Bread shortages have hit Sudan, with wheat traders blaming a foreign currency crisis for shortages of the staple that have left people queuing for hours outside bakeries.
Sudan’s economy has been struggling since the south seceded in 2011, taking with it three-quarters of its oil output and depriving it of a crucial source of foreign currency.
The crisis deepened over the past year as a black market for US dollars effectively replaced the formal banking system after the Sudanese pound was devalued, making it more difficult to import essential supplies including wheat.
A doubling of the price of bread in January triggered demonstrations after government eliminated subsidies, although so far there was no sign of protests this time.
At Banet neighbourhood in Omdurman in Khartoum dozens of people stood in a long line outside the Modern Bakery.
“This is unbearable,” said 53-year-old Abdullah Mahmoud, a day labourer, who had been queuing for two hours for bread. “I had been here since the morning and I still don’t have any bread.”
Fatima Yassin (36) in a queue for women, said: “Everything is expensive and bread is not available. We have a difficult life and government doesn’t care about us.”
Similar queues were seen in other cities near the capital.
Sudan imported two million tonnes of wheat in 2017, government said in December, compared with 445,000 tonnes produced locally.
One Khartoum bakery owner, Ahmed Saleh, had had no flour since Monday.
“We stopped working yesterday because we did not get our share of flour,” he told Reuters.
Any flare-up over shortages could prove tricky for government. In January, authorities arrested a prominent opposition leader and confiscated newspapers to stop unrest spreading.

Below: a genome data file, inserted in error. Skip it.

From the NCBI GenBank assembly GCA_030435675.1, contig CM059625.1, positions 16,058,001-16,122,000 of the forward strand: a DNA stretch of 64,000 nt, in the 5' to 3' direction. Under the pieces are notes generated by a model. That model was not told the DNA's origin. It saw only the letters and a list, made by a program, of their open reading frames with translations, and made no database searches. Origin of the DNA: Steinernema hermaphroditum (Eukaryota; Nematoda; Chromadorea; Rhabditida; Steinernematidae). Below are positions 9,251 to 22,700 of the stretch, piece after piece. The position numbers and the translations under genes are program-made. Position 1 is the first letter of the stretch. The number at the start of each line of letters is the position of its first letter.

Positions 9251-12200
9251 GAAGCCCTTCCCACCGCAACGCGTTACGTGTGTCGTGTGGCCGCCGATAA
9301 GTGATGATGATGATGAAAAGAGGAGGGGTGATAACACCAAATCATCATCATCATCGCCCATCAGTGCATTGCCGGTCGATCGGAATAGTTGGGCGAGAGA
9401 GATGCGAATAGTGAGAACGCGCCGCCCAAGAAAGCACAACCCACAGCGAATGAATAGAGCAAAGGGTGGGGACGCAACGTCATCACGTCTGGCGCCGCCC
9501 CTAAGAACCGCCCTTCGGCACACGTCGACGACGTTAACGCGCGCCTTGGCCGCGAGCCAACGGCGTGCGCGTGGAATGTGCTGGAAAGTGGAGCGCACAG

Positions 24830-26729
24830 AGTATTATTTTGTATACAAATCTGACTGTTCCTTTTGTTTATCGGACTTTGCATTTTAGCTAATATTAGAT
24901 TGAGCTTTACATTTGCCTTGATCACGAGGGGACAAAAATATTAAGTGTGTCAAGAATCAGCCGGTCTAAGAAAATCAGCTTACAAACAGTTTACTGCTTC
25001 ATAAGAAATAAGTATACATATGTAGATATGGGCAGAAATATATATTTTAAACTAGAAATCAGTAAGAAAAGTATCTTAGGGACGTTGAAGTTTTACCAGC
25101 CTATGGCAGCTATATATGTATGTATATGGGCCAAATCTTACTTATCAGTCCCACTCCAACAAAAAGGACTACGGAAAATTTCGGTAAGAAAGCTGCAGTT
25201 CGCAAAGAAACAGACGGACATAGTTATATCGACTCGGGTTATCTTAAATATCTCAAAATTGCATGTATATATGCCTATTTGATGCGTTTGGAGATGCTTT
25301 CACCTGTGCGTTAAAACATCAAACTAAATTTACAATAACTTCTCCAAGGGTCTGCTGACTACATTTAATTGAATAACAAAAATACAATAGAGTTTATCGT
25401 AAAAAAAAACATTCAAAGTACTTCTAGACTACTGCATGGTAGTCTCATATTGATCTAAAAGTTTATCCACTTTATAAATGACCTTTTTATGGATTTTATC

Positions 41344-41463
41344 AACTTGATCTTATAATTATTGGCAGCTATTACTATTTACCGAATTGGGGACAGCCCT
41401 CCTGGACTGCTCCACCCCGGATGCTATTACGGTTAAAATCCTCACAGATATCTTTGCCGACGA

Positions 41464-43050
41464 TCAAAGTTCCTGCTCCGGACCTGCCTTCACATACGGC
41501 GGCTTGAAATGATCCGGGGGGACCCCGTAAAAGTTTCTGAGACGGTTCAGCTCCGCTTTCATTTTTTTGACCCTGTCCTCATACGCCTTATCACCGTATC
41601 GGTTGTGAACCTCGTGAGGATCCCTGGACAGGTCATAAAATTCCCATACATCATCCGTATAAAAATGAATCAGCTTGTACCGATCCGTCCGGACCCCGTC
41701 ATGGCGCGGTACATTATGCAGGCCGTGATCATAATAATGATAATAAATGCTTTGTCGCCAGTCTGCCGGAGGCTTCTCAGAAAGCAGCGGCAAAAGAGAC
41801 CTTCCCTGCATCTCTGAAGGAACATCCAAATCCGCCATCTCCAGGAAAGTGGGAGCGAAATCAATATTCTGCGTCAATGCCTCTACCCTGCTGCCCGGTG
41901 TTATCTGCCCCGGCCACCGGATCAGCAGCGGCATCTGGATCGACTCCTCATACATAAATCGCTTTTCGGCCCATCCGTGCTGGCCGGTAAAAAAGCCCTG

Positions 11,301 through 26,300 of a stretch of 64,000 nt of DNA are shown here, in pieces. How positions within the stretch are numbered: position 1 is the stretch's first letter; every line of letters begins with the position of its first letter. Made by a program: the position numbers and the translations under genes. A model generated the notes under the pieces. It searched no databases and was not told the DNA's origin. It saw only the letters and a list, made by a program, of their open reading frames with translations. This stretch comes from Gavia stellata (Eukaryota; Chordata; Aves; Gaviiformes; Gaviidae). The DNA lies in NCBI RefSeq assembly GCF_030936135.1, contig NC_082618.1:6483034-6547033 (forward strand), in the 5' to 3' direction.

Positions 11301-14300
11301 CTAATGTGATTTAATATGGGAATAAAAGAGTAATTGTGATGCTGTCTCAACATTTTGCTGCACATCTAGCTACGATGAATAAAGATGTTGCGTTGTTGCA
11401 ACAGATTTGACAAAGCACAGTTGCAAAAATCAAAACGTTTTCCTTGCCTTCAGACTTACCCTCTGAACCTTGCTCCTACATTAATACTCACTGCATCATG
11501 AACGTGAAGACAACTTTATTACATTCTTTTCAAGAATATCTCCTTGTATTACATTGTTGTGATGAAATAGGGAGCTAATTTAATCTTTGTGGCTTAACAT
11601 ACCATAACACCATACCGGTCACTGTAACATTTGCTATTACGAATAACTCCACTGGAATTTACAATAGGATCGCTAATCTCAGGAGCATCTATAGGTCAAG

Last week, Sudan’s ruling party announced it would back any new bid by President Omar al-Bashir to run again in the 2020 election, a move requiring a constitutional amendment.
Government officials were not immediately available to comment on the crisis.
Khartoum state governor, Abdel-Rahim Mohammed Hussein, said in remarks carried by state news agency SUNA the state would receive its share of wheat supplies in the “next couple of days”, without elaborating.
Private sector wheat traders, given responsibility for imports by government at the start of this year, blamed flour shortages on foreign currency shortages.
One trader said businessmen were increasingly being forced to buy foreign currency at a higher rate on the black market to finance imports.
“At the same time government sets the sale price for flour at an unreal dollar rate,” one trader told Reuters. “We cannot sell flour at a loss,” he added.
The price of the Sudanese pound has declined since the beginning of the year after government devalued the currency to 18 per US dollar, more than double its peg of 6.7 pounds to the dollar.
The pound, since devalued further and now officially at 29 pounds to the dollar, was trading at 40 pounds to the dollar on the black market on Tuesday.